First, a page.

"As a journalist, it is my responsibility to ask difficult questions and tackle difficult subjects"
Stepping into the competitive world of media can be an intimidating venture for any budding young journalist. For a 27-year-old British Punjabi woman with a high-paying job in the public sector, the risk is even higher.
For Balvinder Sidhu, however, letting go of a comfortable career and return back to university was a gamble that paid off.
Now as an early presenter and reporter for ITV News Central, Balvinder has become well-known for tackling controversial topics within local Desi communities. Most notably to do with mental health, interracial relationships and grooming.
In fact, Balvinder recently won the Asian Women of Achievement (AWA) Media award 2018 for her unrivalled determination in uncovering key issues that affect Asian communities.
As stated by the Awards’ organisers:
“Balvinder stood out for our judges who were struck by the fearlessness with which she uncovers stories and often taboo subjects in order to produce award-winning stories.
“She is committed to diversity both in her organisation and beyond and her authenticity, curiosity and drive are admirable. She deserves to be recognised for her achievements in the British media.”
Few Asian personalities use their mainstream platform in such a way. And it is remarkable to see how Balvinder’s journey in media has flourished.
In a special interview with DESIblitz, Balvinder talks about her AWA win, her passion for journalism and her advice for other Asians looking for a career in media.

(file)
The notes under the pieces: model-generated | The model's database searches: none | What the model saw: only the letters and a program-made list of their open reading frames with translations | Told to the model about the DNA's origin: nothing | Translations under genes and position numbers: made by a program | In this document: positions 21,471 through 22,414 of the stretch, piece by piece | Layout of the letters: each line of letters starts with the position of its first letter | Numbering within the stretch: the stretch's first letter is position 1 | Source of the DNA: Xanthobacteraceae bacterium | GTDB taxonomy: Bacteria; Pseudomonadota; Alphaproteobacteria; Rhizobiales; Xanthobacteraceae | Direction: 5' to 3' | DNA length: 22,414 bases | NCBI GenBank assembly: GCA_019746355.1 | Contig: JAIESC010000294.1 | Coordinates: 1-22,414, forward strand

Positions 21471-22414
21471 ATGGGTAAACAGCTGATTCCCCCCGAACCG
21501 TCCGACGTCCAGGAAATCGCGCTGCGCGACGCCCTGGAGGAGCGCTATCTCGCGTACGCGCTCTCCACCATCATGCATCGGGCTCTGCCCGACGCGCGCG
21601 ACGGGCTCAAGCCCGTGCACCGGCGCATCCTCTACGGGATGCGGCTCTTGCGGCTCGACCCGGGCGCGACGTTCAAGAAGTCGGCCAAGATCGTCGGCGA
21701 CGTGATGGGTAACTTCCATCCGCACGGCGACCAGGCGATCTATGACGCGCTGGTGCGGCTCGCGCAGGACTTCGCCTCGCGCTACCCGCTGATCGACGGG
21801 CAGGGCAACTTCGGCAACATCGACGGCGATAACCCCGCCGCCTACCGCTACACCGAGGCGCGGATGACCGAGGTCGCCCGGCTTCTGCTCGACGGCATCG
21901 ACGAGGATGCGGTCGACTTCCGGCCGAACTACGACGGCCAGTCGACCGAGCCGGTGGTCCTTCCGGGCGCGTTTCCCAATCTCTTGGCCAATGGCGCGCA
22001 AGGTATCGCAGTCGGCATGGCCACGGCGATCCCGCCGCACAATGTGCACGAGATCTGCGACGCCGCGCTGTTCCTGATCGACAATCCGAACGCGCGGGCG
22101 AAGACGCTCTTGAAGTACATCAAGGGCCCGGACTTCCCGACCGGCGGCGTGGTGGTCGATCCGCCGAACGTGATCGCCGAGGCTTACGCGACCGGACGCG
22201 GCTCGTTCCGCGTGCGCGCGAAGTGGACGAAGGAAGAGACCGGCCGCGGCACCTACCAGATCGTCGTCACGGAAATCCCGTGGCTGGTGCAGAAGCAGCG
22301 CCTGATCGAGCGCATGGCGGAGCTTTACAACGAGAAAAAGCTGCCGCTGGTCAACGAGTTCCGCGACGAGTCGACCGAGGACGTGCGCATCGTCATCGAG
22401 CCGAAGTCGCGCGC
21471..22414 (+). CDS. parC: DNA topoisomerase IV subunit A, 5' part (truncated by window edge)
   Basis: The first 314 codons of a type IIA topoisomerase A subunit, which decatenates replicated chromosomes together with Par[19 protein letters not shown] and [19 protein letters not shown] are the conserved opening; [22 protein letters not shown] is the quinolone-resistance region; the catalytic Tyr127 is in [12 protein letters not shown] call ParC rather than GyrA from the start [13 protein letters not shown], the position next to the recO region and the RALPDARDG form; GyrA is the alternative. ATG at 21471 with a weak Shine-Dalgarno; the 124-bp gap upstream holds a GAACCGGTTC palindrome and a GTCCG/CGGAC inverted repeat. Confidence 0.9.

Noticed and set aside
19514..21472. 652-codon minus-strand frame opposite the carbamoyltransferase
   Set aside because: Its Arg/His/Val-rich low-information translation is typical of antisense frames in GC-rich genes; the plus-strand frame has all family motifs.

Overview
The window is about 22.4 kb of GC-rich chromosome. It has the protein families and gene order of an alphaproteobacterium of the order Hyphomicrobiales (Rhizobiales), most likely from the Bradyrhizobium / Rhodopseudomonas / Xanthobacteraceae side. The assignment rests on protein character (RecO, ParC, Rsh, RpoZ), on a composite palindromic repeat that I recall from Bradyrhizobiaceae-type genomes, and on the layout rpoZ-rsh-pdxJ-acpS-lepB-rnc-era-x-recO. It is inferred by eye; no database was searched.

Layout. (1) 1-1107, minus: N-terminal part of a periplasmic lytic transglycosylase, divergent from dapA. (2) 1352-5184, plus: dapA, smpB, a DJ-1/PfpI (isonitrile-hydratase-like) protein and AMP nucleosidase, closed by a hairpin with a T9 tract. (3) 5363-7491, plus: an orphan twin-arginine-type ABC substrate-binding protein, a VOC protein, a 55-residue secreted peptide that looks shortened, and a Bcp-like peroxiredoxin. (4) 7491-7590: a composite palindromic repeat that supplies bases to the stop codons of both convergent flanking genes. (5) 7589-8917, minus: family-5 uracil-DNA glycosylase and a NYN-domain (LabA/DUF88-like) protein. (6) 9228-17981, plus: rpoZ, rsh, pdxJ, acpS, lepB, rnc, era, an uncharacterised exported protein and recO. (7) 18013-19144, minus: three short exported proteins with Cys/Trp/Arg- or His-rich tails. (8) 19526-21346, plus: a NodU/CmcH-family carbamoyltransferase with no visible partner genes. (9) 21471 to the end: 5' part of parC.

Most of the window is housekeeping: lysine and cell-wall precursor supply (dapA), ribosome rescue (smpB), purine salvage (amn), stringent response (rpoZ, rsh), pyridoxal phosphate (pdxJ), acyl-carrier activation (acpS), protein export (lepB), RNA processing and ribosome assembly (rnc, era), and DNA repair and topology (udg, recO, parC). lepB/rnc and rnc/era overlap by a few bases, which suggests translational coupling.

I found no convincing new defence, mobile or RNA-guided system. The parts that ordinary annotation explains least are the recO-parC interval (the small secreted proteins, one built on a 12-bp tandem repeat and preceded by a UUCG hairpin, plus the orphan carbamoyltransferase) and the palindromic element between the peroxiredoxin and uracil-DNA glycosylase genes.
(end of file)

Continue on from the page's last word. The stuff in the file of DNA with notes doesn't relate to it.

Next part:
Tell us about your background, where did your interest in media come from?
I have always been interested in capturing and telling stories. I produced my first documentary when I was 15 years old for a GCSE project, on the contribution of immigrants to British life.
I loved the buzz of the media environment, but I struggled to find a way in. For weeks I worked for a local Asian radio station for no pay doing administrative work.
Frustrated by the lack of progress and any real learning, I decided to park my media ambitions and use my recently acquired Psychology degree to help women and children who had suffered domestic violence. I worked in a refuge for a few years before joining a local authority in strategic development and crime prevention. Although I really enjoyed my job, I always felt something was missing.
So, in 2007 at the age of 27, I decided to take a risk. I left my well-paid job to go back to university and study full-time for a Postgraduate Diploma in Broadcast Journalism. There was no guarantee of work at the end of it but I had to give my dream that one final chance.
During the course I applied for several training schemes with local radio and television broadcast companies, eventually securing a bursary and 6-week work placement with ITV News – which turned out to be my big break.